Wind-powered Slurpees come to Texas

 7-Eleven is the latest company choosing to power more of its operations using wind energy.

The company recently announced an agreement with TXU Energy to power all of its Texas stores with wind.

“This agreement is beneficial for 7-Eleven on several fronts,” said Ben Tison, 7-Eleven’s senior vice president of development. “Wind energy is a renewable, more cost-effective resource that will lower the carbon footprint of these stores, as well as operating costs.”

7-Eleven’s news comes on the heels of last week’s announcement by Anheuser-Busch InBev, one of the world’s largest beer makers and distributors. The company pledged to transition to 100 percent renewable energy by 2025. Worldwide, it boasts over 200,000 employees across 50 countries and 264 breweries, so the move to renewables will have substantial impacts.

Besides practicing good stewardship, economics played a major role in Anheuser-Busch Inbev’s decision.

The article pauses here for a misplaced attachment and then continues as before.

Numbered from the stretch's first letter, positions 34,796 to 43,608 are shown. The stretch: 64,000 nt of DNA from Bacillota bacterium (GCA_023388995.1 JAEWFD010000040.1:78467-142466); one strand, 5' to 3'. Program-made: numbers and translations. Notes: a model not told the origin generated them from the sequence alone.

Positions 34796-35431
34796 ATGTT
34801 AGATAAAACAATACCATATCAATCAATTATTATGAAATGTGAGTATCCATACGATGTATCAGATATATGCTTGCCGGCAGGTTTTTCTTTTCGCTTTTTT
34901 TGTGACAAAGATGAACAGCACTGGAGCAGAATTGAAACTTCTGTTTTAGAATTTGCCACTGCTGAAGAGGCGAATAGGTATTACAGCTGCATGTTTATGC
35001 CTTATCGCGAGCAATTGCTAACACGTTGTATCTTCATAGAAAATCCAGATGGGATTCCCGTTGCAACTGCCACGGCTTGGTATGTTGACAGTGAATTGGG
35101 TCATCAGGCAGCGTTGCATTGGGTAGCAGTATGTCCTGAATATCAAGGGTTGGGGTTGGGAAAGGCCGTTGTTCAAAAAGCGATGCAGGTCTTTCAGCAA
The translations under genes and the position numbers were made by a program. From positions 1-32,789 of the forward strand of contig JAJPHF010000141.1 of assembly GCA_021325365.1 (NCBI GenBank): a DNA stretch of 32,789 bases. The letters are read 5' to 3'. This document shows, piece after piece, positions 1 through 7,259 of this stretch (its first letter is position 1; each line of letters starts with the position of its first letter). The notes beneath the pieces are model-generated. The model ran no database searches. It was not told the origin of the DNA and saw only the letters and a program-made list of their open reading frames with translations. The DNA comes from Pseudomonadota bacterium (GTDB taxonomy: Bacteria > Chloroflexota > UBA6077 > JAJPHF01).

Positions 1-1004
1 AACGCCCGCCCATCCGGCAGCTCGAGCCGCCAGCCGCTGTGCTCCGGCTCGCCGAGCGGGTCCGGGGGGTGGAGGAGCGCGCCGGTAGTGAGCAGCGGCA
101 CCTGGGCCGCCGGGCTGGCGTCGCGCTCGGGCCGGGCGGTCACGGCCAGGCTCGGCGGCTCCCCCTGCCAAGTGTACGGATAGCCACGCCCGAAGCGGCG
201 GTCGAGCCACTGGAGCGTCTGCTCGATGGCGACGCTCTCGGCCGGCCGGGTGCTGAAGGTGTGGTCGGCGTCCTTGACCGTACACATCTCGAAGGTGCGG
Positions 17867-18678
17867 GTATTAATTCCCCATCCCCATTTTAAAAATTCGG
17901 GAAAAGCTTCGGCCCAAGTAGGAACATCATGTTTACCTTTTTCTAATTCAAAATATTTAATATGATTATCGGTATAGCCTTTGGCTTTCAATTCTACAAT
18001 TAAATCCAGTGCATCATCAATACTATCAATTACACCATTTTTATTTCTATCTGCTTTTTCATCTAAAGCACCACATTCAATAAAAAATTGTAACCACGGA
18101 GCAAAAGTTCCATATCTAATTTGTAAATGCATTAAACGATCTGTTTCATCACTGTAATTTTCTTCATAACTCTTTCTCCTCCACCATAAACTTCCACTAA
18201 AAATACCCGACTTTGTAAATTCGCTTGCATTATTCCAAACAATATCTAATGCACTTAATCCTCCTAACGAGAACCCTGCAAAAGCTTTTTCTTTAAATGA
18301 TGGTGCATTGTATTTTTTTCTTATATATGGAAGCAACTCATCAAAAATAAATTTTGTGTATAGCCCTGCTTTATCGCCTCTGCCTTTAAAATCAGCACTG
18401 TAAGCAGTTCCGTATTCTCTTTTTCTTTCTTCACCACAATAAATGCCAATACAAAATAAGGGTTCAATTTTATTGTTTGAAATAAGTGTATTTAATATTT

“Our approach takes different business, social and environmental benefits into account,” Anheuser-Busch InBev said. “We do not expect our cost base to increase. Renewable electricity is competitive with or cheaper than traditional forms of electricity in many markets.”

7-Eleven and Anheuser-Busch InBev aren’t alone in these moves. The Home Depot recently purchased enough wind to power 100 stores, GM is transitioning an Arlington, Texas SUV factory to 100 percent wind energy, and Procter & Gamble makes all of its homecare goods like Tide and Dawn with wind. Google expects to run 100 percent of its worldwide operations using renewable energy this year, with wind supplying 95 percent of that.

Because wind’s costs have fallen by two-thirds over the last seven years, it’s the cheapest source of new electric generating capacity in many parts of the U.S., and cost-competitive in many more. That’s one of the reasons so many companies are choosing to power their operations using wind energy—not only is it clean, it’s good for their bottom lines.

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